On Mon, 27 Oct 2008 20:55:32 +1100, Nobuyoshi Nakada <nobu / ruby-lang.org>  
wrote:

> Hi,
>
> At Mon, 27 Oct 2008 15:57:03 +0900,
> Michael Selig wrote in [ruby-core:19535]:
>> > Even in 1.8 or prior, -Ks has been mandatory for Shift_JIS
>> > sources, so they have had -K in the shebang lines already.
>>
>> Why then can I write a ruby 1.8 script which does a "puts" of a  
>> Shift_JIS
>> string (no shebang or magic comment), and have it run fine without -Ks?
>
> Because you are avoiding troublesome chars.  Without such
> chars, we can't write the words "display", "table", "software"
> and "ruby".

OK, I'm sure you know more about Japanese encodings that I do.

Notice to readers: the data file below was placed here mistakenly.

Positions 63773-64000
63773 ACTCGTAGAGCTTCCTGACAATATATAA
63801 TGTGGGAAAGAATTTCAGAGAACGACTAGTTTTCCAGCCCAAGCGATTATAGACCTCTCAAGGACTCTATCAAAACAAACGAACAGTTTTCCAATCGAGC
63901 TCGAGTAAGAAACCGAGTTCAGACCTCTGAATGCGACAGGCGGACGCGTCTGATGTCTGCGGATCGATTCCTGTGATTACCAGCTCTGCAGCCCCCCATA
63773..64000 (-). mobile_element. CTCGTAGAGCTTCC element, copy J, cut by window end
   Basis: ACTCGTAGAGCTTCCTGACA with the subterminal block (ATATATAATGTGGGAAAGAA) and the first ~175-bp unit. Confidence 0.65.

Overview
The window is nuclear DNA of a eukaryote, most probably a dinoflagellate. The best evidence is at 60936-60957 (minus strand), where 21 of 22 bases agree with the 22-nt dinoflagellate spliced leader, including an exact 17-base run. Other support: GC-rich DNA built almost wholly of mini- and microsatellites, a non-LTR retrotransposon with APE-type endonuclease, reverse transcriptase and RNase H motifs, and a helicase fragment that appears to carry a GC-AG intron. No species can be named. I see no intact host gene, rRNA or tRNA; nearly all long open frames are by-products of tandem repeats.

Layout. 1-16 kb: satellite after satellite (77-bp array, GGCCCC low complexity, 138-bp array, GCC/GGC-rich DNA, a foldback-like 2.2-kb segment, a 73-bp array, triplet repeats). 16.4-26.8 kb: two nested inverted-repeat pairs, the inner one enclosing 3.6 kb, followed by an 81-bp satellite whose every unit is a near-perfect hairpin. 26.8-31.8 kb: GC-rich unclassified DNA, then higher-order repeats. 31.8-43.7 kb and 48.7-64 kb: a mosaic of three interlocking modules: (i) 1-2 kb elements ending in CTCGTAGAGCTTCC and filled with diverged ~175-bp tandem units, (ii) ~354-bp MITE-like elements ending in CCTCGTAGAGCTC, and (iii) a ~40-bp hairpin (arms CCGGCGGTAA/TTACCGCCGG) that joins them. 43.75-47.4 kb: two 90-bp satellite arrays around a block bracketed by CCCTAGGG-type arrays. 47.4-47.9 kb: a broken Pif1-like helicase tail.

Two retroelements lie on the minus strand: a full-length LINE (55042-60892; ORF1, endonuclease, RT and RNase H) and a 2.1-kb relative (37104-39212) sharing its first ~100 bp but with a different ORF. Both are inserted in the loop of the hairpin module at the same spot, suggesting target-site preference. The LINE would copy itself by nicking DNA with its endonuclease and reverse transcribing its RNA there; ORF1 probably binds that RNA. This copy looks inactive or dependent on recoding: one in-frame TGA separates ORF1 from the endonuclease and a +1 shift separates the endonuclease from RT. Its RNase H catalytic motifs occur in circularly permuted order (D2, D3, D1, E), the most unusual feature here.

But my original point is that 1.8 scripts exist which contain multibyte  
characters (eg UTF-8) which work fine under 1.8 without-K, but will fail  
under 1.9 unless a magic comment or -K is provided.

> But it's very ambiguous and dangerous to imply encodings.  We
> can't trust locale for this purpose, at least.

It's a trade-off between that and backward compatibility. I think the  
"danger" is not high and it gives backward compatibility, so my vote would  
be to use it.

> You can use BOM to mean that the source is written in UTF-8.

BOM? Byte order marker?
How does that help with backward compatibility? Doesn't it still mean  
modifying the 1.8 script to work under 1.9?

Cheers
Mike